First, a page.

Valuation of cBrain on the Danish market

cBrain is a Danish‐based IT company with headquartered in Copenhagen. They have a market value of 138mio DKK. cBrain creates software solutions for primarily 3 main areas: Member Administration and Services, Project Portfolio Management and Digital Management and Processing. cBrains product are today used in 9 Danish Ministry’s including the Prime Minister’s Office.

Historically, cBrains sales have on average been increasing over the past six years. cBrain pays dividends equal to a yield of 1% (2013) and seen in this light, the growth rates are very impressive and a rare sight in normal IT growth companies. The primary part of cBrain’s business is located in Denmark, but cBrain is doing promotion in Germany. If they are successful in Germany, it can mean increased sales and higher margins because software in general is easy to scale. The value of the expected German business is uncertain, so we have decided to make two
valuations. One of the Danish business alone and one of the possible German.

The Danish market
In our DCF analysis of the Danish part of cBrain, we assume that cBrain can maintain a growth on average of 11% in revenue over the next six years. This may seem high, but we believe that there is still good growth opportunities in Denmark, because cBrains products currently is being used in the ministries, and we believe it will serve as an endorsement for cBrains. We expect that they can maintain their margins and the depreciation and amortization is maintained proportional constant. We believe that this is a conservative estimate because of the scaling possibilities.

cBrain table 1

Based on the table above and a budget‐ and a terminal period, we arrive at the following value for the Danish part of cBrain.


cBrain table 2

The German market
In the last few years, cBrain has worked on entering the German market. In may 2012 cBrain made an important cooperation agreement with the large research organization Fraunhofer with the purpose of introducing the F2 system in the German market. cBrain are still spending significant resources to enter the German market. We have valued the German option using a DCF. The revenue and free cash flow estimated is listed below.

cBrain table 3

Notice, in the case cBrain successfully enters the German market, we believe the first revenue is collected in 2015 and is growing significantly until 2020. From the year 2020 we assumes a 2% long term growth rate. With a discount rate of 8%, the net present value of the German business is 460 million DKK, equal to 23 DKK per share in cBrain. The likelihood cBrain successfully enters the German market is very difficult to estimated. For the purpose of this valuation, we set the likelihood of success to 33%. In that case, the likelihood adjusted net present value of ‘the German option’ is 153 million DKK or 7,7 DKK per share.

Overall, we believe that cBrain has a fair value of 14.62 DKK. This provides a potential up side of 85%. This estimate is of course subject to some uncertainty, because of the German part of the business, while the Danish part is pretty certain. So our argument is, that we get the Danish business for a little over fair value and then we get the German part as a option, that can give a big potential up‐side.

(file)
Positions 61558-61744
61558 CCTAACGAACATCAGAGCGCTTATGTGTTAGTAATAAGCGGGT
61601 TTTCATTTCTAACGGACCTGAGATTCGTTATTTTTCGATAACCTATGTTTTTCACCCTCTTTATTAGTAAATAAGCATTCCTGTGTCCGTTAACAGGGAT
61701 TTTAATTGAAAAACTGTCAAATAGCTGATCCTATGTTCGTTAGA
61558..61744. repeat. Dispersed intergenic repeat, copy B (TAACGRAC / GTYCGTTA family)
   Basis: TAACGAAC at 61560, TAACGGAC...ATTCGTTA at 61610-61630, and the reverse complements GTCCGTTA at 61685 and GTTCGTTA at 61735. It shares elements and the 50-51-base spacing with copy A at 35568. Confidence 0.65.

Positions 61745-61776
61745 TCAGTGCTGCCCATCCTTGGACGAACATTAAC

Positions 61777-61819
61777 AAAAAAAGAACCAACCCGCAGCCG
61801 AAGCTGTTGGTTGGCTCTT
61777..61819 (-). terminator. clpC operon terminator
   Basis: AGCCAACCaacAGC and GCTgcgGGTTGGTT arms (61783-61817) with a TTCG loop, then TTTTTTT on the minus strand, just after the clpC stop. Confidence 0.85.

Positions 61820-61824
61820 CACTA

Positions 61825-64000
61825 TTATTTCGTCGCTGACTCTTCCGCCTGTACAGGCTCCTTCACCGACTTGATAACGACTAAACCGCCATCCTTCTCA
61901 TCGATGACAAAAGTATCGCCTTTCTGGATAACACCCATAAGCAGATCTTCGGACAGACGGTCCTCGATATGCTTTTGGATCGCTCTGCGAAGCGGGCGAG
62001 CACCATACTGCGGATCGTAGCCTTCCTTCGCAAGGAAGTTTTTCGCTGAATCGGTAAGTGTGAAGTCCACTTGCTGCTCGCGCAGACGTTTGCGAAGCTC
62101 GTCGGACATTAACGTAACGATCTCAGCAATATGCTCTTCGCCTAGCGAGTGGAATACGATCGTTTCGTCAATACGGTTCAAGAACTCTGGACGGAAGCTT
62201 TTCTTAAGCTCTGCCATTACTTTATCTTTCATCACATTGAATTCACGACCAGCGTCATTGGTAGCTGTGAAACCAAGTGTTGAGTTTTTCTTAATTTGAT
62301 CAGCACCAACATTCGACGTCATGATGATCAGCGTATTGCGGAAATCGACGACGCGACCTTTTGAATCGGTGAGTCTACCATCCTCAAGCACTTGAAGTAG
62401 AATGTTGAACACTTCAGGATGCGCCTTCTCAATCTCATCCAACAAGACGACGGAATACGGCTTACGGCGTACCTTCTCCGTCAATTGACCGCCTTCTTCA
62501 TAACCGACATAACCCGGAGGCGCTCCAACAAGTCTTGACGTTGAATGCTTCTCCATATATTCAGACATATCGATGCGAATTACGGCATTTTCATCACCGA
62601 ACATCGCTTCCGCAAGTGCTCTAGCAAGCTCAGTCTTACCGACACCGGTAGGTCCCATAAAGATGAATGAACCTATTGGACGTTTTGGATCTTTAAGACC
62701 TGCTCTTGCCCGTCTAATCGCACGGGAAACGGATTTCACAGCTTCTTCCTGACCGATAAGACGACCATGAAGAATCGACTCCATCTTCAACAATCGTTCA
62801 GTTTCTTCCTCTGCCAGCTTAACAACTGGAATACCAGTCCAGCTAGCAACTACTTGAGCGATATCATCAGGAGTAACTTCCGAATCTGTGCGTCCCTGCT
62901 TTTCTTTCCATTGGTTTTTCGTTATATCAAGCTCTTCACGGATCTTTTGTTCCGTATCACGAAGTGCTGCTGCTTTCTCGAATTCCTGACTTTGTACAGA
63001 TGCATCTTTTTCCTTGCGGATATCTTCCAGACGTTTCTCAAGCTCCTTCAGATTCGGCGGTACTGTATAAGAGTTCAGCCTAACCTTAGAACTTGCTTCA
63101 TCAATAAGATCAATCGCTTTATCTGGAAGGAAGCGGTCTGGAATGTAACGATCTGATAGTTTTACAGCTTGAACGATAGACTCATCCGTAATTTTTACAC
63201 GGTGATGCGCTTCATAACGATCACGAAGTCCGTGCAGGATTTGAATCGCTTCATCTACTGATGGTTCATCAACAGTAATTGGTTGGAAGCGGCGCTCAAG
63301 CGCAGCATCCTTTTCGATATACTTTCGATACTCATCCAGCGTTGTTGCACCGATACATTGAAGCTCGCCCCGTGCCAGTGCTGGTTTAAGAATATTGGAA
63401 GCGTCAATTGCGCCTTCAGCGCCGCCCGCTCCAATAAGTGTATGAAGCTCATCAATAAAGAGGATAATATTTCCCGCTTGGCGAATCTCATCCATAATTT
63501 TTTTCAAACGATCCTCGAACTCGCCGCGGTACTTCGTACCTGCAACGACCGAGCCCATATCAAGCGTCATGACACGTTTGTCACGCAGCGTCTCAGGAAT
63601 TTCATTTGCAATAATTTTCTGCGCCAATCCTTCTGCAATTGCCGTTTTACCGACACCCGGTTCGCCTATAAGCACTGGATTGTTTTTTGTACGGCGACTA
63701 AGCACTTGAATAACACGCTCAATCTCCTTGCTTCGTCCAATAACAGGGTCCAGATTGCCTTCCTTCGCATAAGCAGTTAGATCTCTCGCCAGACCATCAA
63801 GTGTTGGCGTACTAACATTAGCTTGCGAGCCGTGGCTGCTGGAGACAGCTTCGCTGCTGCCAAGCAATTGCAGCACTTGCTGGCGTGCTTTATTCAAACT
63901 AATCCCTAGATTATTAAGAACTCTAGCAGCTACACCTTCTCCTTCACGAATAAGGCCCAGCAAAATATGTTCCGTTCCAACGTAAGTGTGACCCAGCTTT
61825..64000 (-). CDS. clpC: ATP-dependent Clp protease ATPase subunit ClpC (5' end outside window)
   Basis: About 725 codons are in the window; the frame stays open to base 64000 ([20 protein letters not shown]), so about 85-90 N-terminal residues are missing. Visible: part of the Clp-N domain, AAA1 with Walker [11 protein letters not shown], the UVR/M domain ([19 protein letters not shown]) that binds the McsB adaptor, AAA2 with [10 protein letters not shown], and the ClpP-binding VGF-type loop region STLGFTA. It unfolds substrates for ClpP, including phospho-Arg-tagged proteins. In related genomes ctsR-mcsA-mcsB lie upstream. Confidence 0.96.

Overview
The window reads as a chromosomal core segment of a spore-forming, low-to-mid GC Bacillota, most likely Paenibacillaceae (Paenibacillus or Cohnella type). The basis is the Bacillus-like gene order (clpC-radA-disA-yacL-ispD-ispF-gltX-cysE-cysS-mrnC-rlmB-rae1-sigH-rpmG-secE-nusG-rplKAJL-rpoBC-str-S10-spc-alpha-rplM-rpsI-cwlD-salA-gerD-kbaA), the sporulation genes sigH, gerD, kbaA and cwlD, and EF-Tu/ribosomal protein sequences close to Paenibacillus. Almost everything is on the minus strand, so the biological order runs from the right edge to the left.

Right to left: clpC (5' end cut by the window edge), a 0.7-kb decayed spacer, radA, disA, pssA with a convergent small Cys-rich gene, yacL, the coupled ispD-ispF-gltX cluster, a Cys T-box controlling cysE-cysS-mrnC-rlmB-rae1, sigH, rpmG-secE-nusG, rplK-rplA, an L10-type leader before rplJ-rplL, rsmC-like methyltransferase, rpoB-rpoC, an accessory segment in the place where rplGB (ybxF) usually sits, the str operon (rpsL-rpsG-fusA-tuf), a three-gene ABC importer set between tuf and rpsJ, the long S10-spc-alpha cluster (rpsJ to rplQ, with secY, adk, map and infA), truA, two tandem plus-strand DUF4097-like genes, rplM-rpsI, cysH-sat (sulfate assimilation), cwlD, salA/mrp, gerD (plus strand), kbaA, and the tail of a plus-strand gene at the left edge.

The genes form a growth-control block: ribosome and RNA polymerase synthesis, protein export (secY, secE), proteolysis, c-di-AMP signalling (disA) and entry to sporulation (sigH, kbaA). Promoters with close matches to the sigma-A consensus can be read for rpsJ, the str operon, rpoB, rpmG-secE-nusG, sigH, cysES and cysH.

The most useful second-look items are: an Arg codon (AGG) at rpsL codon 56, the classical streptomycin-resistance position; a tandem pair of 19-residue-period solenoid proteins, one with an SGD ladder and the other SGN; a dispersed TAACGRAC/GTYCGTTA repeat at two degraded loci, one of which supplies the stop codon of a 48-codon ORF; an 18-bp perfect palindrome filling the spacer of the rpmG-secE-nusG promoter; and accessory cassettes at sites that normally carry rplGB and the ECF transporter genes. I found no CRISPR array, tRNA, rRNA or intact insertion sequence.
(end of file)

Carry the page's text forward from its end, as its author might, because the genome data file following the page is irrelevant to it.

Brdr. AO

Brdr. A & O Johansen
Brdr. A &O Johansen (AO) distributes and sells plumbing supplies and tools in Denmark (90% of revenue), Sweden and Estonia. In recent years the company has invested heavily in a new efficient warehouse, IT, newAO - table 1 stores and upgrades of existing stores. After weathering the financial crisis with minimal losses, the equity ratio, revenue, profits and book value have been rising steadily since. Today AO is in a strong position with high profits, low debt and a strong platform for future growth.

Strong management team
CEO and major stockowner is Niels A. Johansen, who is 3rd generation of the founder. CFO is Henrik Krabbe who is educated from INSEAD. We believe they make a strong management team with a combination of hands on experience and a strong theoretical background. Sometimes it can cause problems when the CEO is the biggest shareholder, because it
decreases the likelihood the CEO will be fired if he is incompetent, and increases the likelihood the CEO focuses on other goals that creating value for all shareholders. However we are not concerned this is an issue in AO because the chairman of the board is Henning Dyremose, former CEO and chairman of TDC. Dyremose has the experience and clout to be a strong chairman. Overall we are very pleased with the management of AO.

Ownership structure
The founding family controls 52% of the votes through Evoleska Holding AG and thus has full control over the company. Other major shareholders are Sanistål and Lemvigh‐Müller who also both happen to be competitors to AO. AO have not distributed profits to shareholders since the financial crisis and thus have significant financial flexibility today. The flexibility has been build up because AO expects to acquire own stocks from Sanistål who is under financial distress. We expect AO will put their financial flexibility to use in the future, either by acquiring shares from Sanistål or through dividends and share buyback programs.

The upside in AO based on a discounted cash flow (DCF) analysis is 50%, indicating the company is significantly undervalued. When comparing AO to other companies in their industry, AO also appears to be undervalued. AO is trading at almost half the P/E of the second cheapest company, has a P/B comparable to the distressed Sanistål and has the second highest equity ratio.

AO - table 2

Both measured in absolute and relative terms, AO looks significantly undervalued. In addition to the cheap price tag, we find the company to be of high quality in regards to management, financial strength and investments in the future. We have thus decided to invest in AO.